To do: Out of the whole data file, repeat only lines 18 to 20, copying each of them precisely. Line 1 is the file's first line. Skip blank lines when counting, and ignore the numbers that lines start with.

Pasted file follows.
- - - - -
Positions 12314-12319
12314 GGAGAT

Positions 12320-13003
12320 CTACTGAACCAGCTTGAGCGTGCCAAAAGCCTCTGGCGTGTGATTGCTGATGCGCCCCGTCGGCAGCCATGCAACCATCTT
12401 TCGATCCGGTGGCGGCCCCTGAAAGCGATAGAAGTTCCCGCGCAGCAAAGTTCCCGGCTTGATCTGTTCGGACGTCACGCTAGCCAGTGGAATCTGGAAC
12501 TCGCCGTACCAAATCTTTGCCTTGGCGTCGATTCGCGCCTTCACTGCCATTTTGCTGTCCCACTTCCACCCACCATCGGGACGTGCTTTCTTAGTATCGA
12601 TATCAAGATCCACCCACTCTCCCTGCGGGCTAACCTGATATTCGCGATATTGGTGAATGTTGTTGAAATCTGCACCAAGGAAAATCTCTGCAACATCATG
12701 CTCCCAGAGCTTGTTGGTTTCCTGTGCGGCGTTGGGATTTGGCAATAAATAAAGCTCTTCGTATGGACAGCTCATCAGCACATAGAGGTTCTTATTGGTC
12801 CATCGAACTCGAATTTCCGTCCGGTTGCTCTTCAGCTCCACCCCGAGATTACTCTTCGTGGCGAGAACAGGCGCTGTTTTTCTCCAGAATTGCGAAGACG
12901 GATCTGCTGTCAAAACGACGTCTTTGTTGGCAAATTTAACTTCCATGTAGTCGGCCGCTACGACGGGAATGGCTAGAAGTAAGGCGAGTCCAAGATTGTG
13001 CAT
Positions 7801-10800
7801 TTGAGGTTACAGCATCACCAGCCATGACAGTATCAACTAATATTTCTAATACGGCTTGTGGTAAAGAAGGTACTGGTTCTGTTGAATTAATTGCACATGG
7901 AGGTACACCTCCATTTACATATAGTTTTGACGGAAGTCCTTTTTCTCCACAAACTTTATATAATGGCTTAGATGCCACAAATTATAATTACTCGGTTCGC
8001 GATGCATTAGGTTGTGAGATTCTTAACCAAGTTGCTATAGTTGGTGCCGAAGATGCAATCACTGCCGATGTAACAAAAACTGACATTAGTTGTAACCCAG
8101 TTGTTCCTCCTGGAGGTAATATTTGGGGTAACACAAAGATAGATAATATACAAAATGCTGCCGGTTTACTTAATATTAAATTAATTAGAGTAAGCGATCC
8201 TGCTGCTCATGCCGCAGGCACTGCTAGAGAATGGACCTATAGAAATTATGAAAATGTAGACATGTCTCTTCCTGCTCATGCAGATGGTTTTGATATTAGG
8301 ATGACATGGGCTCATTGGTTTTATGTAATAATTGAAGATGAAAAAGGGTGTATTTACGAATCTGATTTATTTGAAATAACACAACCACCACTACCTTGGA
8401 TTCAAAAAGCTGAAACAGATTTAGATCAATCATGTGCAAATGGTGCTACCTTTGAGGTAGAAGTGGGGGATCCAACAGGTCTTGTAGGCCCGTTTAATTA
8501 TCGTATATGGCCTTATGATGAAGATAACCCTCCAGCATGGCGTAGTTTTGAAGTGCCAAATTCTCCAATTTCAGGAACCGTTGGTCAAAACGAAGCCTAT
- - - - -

8301 ATGACATGGGCTCATTGGTTTTATGTAATAATTGAAGATGAAAAAGGGTGTATTTACGAATCTGATTTATTTGAAATAACACAACCACCACTACCTTGGA
8401 TTCAAAAAGCTGAAACAGATTTAGATCAATCATGTGCAAATGGTGCTACCTTTGAGGTAGAAGTGGGGGATCCAACAGGTCTTGTAGGCCCGTTTAATTA
8501 TCGTATATGGCCTTATGATGAAGATAACCCTCCAGCATGGCGTAGTTTTGAAGTGCCAAATTCTCCAATTTCAGGAACCGTTGGTCAAAACGAAGCCTAT